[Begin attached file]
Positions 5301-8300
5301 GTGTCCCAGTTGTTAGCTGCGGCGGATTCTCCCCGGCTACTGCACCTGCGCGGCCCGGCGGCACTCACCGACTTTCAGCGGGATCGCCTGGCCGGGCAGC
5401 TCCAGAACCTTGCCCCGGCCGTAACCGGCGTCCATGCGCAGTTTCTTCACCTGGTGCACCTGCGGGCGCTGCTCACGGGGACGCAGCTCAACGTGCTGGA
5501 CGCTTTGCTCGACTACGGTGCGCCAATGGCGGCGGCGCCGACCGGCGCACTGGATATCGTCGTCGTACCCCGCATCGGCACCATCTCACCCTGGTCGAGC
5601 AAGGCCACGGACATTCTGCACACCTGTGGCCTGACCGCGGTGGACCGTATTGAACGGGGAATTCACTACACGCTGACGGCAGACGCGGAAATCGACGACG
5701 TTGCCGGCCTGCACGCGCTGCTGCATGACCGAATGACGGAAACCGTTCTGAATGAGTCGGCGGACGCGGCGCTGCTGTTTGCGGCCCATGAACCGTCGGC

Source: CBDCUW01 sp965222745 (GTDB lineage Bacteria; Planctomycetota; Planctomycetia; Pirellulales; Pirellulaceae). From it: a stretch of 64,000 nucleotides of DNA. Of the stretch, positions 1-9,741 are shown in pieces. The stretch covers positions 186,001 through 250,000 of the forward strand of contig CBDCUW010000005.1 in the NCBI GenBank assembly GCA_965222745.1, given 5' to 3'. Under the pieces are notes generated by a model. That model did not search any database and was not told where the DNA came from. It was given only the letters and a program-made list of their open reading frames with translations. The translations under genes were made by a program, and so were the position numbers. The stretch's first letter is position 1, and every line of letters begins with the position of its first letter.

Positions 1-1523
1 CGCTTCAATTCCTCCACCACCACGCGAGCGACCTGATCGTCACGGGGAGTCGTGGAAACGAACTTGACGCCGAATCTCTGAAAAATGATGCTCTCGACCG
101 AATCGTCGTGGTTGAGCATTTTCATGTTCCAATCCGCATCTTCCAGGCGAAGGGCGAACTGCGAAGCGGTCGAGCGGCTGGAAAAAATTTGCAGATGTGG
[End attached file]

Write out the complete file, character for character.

Positions 5301-8300
5301 GTGTCCCAGTTGTTAGCTGCGGCGGATTCTCCCCGGCTACTGCACCTGCGCGGCCCGGCGGCACTCACCGACTTTCAGCGGGATCGCCTGGCCGGGCAGC
5401 TCCAGAACCTTGCCCCGGCCGTAACCGGCGTCCATGCGCAGTTTCTTCACCTGGTGCACCTGCGGGCGCTGCTCACGGGGACGCAGCTCAACGTGCTGGA
5501 CGCTTTGCTCGACTACGGTGCGCCAATGGCGGCGGCGCCGACCGGCGCACTGGATATCGTCGTCGTACCCCGCATCGGCACCATCTCACCCTGGTCGAGC
5601 AAGGCCACGGACATTCTGCACACCTGTGGCCTGACCGCGGTGGACCGTATTGAACGGGGAATTCACTACACGCTGACGGCAGACGCGGAAATCGACGACG
5701 TTGCCGGCCTGCACGCGCTGCTGCATGACCGAATGACGGAAACCGTTCTGAATGAGTCGGCGGACGCGGCGCTGCTGTTTGCGGCCCATGAACCGTCGGC

Source: CBDCUW01 sp965222745 (GTDB lineage Bacteria; Planctomycetota; Planctomycetia; Pirellulales; Pirellulaceae). From it: a stretch of 64,000 nucleotides of DNA. Of the stretch, positions 1-9,741 are shown in pieces. The stretch covers positions 186,001 through 250,000 of the forward strand of contig CBDCUW010000005.1 in the NCBI GenBank assembly GCA_965222745.1, given 5' to 3'. Under the pieces are notes generated by a model. That model did not search any database and was not told where the DNA came from. It was given only the letters and a program-made list of their open reading frames with translations. The translations under genes were made by a program, and so were the position numbers. The stretch's first letter is position 1, and every line of letters begins with the position of its first letter.

Positions 1-1523
1 CGCTTCAATTCCTCCACCACCACGCGAGCGACCTGATCGTCACGGGGAGTCGTGGAAACGAACTTGACGCCGAATCTCTGAAAAATGATGCTCTCGACCG
101 AATCGTCGTGGTTGAGCATTTTCATGTTCCAATCCGCATCTTCCAGGCGAAGGGCGAACTGCGAAGCGGTCGAGCGGCTGGAAAAAATTTGCAGATGTGG